"You talkin' to me?" -Travis Bickle

Monday evening after hours I got a call informing me that one of our most important servers at work was offline. I’m not officially “on call” like I used to be years ago, but when something like this happens you throw your shoes back on and go see what’s up.

What was “up” — or technically, what wasn’t “up”, was the server’s RAID card. No RAID card meant no hard drives. Being a relatively old server, I didn’t have any spares of the same make or model available at my disposal, and the RAID card was attached to the motherboard so I couldn’t simply swap it out. With this server down none of our local users could log in to the network (or their own computers), and none of our external (or public) applications were working correctly. These semi-serious issues at 10pm would turn into really serious issues the following morning when users began showing up to work.

I spent a total of 11 hours working on the server and brainstorming solutions, starting at 9pm and finishing up just before 8am. Being a work machine I can’t go into too many technical details, but suffice it to say few simple ones presented themselves that night.

When Clint (our branch manager) heard that there was an outage he began texting me, wanting to know how long I was going to be at work. “Until everything’s working,” was my response. Around 1am Clint showed up on site with a sack full of energy drinks and a hot coffee from 7-11. I had already pounded one Starbucks skinny caramel macchiato on the way in, so the reserve caffeine delivery was much appreciated.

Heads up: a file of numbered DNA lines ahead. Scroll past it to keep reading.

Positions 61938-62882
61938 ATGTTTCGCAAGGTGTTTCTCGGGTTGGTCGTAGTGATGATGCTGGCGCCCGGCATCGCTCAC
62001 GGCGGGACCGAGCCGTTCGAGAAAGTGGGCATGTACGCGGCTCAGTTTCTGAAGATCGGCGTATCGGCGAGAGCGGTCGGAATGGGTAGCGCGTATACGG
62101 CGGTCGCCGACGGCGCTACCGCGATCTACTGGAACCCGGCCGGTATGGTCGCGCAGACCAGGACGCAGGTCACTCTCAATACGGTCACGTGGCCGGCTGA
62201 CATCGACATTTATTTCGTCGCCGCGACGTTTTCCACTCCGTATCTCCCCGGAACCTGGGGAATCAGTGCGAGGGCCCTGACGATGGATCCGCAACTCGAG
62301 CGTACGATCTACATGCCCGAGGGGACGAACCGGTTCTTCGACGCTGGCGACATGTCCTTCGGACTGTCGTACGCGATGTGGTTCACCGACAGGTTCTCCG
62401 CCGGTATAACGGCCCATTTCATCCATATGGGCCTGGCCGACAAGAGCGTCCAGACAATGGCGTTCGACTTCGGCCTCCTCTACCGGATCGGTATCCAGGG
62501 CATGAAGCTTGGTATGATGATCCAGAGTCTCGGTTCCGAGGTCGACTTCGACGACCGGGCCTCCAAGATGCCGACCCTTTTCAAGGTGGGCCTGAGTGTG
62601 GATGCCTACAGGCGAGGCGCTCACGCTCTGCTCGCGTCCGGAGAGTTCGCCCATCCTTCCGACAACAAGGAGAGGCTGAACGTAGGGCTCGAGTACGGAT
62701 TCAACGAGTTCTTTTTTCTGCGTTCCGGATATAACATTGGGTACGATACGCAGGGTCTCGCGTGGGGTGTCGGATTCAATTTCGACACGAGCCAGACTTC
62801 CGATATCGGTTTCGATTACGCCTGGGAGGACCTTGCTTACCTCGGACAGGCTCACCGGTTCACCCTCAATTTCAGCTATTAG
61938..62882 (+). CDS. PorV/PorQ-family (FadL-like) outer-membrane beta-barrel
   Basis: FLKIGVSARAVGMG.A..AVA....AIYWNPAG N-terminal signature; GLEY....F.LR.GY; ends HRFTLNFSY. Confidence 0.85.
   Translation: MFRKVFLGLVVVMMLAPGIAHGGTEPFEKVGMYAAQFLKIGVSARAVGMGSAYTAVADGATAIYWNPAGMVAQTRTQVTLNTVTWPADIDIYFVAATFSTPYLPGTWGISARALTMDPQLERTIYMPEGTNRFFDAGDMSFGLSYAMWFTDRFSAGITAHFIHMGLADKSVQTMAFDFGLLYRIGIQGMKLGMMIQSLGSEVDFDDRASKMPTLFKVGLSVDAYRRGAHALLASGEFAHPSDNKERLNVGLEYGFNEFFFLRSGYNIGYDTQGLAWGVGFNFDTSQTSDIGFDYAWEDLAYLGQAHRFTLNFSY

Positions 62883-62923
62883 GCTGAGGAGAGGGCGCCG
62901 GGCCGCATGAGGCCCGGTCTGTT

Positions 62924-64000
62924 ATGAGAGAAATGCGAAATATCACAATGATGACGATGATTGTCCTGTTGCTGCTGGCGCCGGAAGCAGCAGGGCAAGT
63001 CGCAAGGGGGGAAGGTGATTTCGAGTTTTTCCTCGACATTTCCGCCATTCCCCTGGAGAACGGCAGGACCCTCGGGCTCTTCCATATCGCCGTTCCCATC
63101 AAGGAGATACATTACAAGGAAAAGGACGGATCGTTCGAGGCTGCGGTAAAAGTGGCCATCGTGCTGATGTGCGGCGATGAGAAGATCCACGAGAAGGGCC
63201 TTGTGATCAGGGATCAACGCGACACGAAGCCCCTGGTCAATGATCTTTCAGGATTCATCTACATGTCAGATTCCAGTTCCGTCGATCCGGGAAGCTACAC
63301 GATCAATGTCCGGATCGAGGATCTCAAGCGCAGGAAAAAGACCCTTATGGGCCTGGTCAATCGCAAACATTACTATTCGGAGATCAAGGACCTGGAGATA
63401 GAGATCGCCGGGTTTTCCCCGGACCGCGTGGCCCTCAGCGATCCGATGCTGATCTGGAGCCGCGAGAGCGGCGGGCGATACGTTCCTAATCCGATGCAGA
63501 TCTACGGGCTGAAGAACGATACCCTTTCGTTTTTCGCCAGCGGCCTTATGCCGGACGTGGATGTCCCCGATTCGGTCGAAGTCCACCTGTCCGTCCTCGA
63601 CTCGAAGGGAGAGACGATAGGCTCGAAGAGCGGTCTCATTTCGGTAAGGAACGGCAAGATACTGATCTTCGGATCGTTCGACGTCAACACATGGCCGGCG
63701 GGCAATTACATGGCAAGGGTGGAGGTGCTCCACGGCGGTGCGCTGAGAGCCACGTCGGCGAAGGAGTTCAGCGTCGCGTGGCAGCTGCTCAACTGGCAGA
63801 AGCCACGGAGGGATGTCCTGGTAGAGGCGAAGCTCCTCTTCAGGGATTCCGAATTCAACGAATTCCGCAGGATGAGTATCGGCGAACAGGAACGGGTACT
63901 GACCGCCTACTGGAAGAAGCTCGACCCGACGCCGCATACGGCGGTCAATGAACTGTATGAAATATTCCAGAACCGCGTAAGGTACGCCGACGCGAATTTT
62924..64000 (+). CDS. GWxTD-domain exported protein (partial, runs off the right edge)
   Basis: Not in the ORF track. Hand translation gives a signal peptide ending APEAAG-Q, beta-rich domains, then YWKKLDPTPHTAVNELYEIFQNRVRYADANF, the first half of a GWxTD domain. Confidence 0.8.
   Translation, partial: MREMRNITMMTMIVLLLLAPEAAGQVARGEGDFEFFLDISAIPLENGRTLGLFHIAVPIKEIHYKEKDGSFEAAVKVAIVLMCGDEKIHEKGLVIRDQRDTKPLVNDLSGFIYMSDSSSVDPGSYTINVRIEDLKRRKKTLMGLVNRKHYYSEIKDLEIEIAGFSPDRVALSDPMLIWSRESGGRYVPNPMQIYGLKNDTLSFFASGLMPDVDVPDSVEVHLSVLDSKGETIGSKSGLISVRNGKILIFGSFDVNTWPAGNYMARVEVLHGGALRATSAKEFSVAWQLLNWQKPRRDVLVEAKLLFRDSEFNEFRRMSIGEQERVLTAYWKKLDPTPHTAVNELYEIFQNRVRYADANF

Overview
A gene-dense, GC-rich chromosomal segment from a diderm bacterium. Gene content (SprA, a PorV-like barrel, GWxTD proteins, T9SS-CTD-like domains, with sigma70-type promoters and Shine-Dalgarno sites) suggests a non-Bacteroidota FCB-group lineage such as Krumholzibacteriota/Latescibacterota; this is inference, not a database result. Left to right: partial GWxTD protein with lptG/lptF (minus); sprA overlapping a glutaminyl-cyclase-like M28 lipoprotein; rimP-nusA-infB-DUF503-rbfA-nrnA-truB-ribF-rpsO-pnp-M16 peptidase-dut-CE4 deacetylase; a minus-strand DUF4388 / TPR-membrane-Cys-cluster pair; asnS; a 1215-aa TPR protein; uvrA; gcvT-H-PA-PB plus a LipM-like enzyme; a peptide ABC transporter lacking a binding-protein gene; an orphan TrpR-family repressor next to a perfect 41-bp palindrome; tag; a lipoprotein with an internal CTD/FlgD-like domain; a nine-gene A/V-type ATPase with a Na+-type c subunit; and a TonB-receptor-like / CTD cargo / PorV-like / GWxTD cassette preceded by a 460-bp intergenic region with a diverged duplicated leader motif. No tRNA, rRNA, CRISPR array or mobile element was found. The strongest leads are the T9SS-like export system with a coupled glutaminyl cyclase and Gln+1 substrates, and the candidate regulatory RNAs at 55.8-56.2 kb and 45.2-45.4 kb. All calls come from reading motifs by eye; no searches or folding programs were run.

Apparently I don’t bounce back like I used to. After pulling an all-nighter Monday night, I was fairly worthless Tuesday. Tuesday night I crashed when I got home, which messed my sleep schedule up even further. Wednesday after work we replaced the barely-hobbling original server with brand new hardware. That took another three hours. This weekend, we’re having a power outage at work. By the time Saturday comes to a close, I expect to have accrued somewhere around 20 hours of comp time this week. My bones feel it.

So anyway … if you happen to walk past my desk and see a mess of papers, or a pile of food, or a pyramid of energy drinks and coffee cups, now you know why sometimes it looks that way.

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One Response to “Why My Desk Looks Like This”

  1. Eduard says:

    Hence me using *ONLY* software RAID. I can recall RAID cards creating proprietary RAIDs which could not be read unless you had another of those cards. If a disk failed you could clone it, but if the card failed you were doomed.

    I have not used a Windows server for years now, my last RAID on a Win server was NT4… But with Linux it’s really easy and straightforward. I just plug the failed disk and the replacement disk into a dektop Linux box, usually with Ubuntu Live CD running off a USB stick, and clone the old disk into the new one. If it fails due to problems in the old disk, no problem. All my RAIDs are RAID1 (copy RAID). The cloning process begins by declaring the whole disk as a member of a Linux MultiDisk unit (that is, RAID). When the new disk is put to work, any missing information is copied into it in order to keep it all in sync as part of the normal RAID1 operation. “Et voilà”.